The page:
Medicine and the Law
Created by FindLaw's team of legal writers and editors | Last reviewed November 05, 2018
While health care is fundamentally a private matter between patients and their care providers, health care and the law intersect in many ways. For instance, health care programs available to low-income and other vulnerable Americans were created through the passage of federal laws. Similarly, health savings accounts that allow patients to use pre-tax income for health care expenses came about through a change in the tax code. Health care and medicine also involve civil law, as in the case of lawsuits targeting the improper marketing of prescription drugs.
FindLaw's Medicine and the Law section addresses the many ways health care is impacted by the law, with articles on doctor shopping laws, the Childrens Health Insurance Program (CHIP), the meaning of single-payer health care, and more.
Prescription Drugs and Doctor Shopping
Certain drugs, including many prescription medications, are categorized as "controlled substances" if they have the potential to be habit forming. These include opioids such as hydrocodone and tranquilizers such as Valium, which often get diverted into the black market or used illicitly.
While those with legitimate substance abuse problems often are given access to treatment instead of incarceration, those convicted of obtaining controlled substances through fraud (i.e. "doctor shopping") often are incarcerated. Similarly, drug makers and distributors that look the other way or otherwise fail to properly protect the public from these drugs also may face criminal charges or civil lawsuits.
Health Savings Accounts
The U.S. tax code allows for the use of pre-tax income for health care expenditures. These health savings accounts (HSAs) are offered through insurance companies, some employers, and most financial institutions and also may be invested.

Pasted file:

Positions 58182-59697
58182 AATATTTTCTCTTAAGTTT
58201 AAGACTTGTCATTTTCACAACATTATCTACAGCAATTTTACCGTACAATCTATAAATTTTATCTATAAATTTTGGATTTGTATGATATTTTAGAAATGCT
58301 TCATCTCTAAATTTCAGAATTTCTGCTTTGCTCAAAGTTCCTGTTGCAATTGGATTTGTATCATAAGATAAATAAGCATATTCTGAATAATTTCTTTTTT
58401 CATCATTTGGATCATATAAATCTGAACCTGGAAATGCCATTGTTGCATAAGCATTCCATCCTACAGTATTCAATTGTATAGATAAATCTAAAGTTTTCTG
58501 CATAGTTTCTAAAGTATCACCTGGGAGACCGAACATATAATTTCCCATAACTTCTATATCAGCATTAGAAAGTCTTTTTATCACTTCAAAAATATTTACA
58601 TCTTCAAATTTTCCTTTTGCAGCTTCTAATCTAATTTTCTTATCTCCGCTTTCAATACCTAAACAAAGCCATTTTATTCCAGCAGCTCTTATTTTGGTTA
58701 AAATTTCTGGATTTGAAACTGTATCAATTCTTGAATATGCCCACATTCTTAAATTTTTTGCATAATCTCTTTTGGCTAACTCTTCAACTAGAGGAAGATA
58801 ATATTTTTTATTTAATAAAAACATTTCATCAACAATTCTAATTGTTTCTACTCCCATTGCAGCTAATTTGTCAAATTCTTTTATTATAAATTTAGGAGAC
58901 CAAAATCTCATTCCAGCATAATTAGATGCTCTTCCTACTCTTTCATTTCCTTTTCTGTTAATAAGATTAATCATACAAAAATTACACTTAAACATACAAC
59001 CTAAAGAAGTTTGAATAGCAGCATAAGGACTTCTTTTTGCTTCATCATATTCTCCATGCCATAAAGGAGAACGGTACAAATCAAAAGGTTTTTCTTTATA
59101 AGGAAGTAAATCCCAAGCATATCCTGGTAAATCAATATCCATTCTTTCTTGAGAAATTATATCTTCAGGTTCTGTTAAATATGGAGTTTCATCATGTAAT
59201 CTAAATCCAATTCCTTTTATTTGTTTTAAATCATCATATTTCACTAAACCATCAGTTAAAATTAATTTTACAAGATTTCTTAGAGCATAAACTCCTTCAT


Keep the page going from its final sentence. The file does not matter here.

There are certain limits to what you can pay through your HSA, but unlike flexible savings accounts (FSAs) you may roll over your remaining balance at the end of each tax year. Also, you must have a high-deductible health insurance plan (as defined by the Internal Revenue Service) in order to qualify.
CHIP and Childrens Access to Health Care
The Childrens Health Insurance Program (CHIP) is a federally mandated program administered through the states that covers children in low-income families. Specifically, it's designed to cover children in households whose income isn't low enough to qualify for Medicaid, but who don't earn enough to purchase insurance on the open market.
Depending on how the coverage is procured and the regulations of the particular state, CHIP coverage is either identical (or roughly equivalent) to that provided through most state Medicaid plans.
Single-Payer Health Care
Health care in the United States is a "multipayer" system -- multiple insurance companies and individuals pay for health care services. However, most industrialized nations have what is called "single-payer" health care, in which the government is the sole payer of health care services, paid for through tax revenue.
Advocates for single-payer health care in the United States often refer to it as "Medicare for all," since Medicare is in fact a single-payer system but at a much smaller scale.
Have Questions About Medicine and the Law? An Attorney Can Help
The law intersects with health care in a number of ways, from regulations on what insurance companies must cover to criminal laws prohibiting the unlawful procurement of narcotic painkillers. If you have questions, your best option is to reach out to a local health care attorney.
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